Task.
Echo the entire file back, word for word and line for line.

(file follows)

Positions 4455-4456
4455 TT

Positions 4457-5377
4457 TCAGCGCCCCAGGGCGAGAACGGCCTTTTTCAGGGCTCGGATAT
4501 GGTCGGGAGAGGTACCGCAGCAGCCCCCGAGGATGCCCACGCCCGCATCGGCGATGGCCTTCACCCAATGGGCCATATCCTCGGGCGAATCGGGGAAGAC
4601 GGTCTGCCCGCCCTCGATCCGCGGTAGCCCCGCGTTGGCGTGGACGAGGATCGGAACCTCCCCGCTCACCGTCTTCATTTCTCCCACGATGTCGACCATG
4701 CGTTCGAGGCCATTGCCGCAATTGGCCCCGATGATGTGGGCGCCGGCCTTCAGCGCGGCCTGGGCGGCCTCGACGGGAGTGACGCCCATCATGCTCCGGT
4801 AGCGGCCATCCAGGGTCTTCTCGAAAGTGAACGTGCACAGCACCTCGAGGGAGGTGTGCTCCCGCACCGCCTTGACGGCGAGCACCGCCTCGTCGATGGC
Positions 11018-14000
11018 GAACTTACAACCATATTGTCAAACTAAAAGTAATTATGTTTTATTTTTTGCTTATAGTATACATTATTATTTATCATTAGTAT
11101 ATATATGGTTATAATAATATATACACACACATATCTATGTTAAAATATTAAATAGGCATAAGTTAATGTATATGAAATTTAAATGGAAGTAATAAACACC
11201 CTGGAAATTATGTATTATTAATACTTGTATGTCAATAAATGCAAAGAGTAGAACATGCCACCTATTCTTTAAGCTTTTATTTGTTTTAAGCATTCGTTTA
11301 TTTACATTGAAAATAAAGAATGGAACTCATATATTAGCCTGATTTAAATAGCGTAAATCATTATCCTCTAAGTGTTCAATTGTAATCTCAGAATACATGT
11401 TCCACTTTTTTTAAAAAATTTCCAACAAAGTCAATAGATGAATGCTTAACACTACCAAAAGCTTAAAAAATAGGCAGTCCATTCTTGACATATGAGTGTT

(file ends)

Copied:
Positions 4455-4456
4455 TT

Positions 4457-5377
4457 TCAGCGCCCCAGGGCGAGAACGGCCTTTTTCAGGGCTCGGATAT
4501 GGTCGGGAGAGGTACCGCAGCAGCCCCCGAGGATGCCCACGCCCGCATCGGCGATGGCCTTCACCCAATGGGCCATATCCTCGGGCGAATCGGGGAAGAC
4601 GGTCTGCCCGCCCTCGATCCGCGGTAGCCCCGCGTTGGCGTGGACGAGGATCGGAACCTCCCCGCTCACCGTCTTCATTTCTCCCACGATGTCGACCATG
4701 CGTTCGAGGCCATTGCCGCAATTGGCCCCGATGATGTGGGCGCCGGCCTTCAGCGCGGCCTGGGCGGCCTCGACGGGAGTGACGCCCATCATGCTCCGGT
4801 AGCGGCCATCCAGGGTCTTCTCGAAAGTGAACGTGCACAGCACCTCGAGGGAGGTGTGCTCCCGCACCGCCTTGACGGCGAGCACCGCCTCGTCGATGGC
Positions 11018-14000
11018 GAACTTACAACCATATTGTCAAACTAAAAGTAATTATGTTTTATTTTTTGCTTATAGTATACATTATTATTTATCATTAGTAT
11101 ATATATGGTTATAATAATATATACACACACATATCTATGTTAAAATATTAAATAGGCATAAGTTAATGTATATGAAATTTAAATGGAAGTAATAAACACC
11201 CTGGAAATTATGTATTATTAATACTTGTATGTCAATAAATGCAAAGAGTAGAACATGCCACCTATTCTTTAAGCTTTTATTTGTTTTAAGCATTCGTTTA
11301 TTTACATTGAAAATAAAGAATGGAACTCATATATTAGCCTGATTTAAATAGCGTAAATCATTATCCTCTAAGTGTTCAATTGTAATCTCAGAATACATGT
11401 TCCACTTTTTTTAAAAAATTTCCAACAAAGTCAATAGATGAATGCTTAACACTACCAAAAGCTTAAAAAATAGGCAGTCCATTCTTGACATATGAGTGTT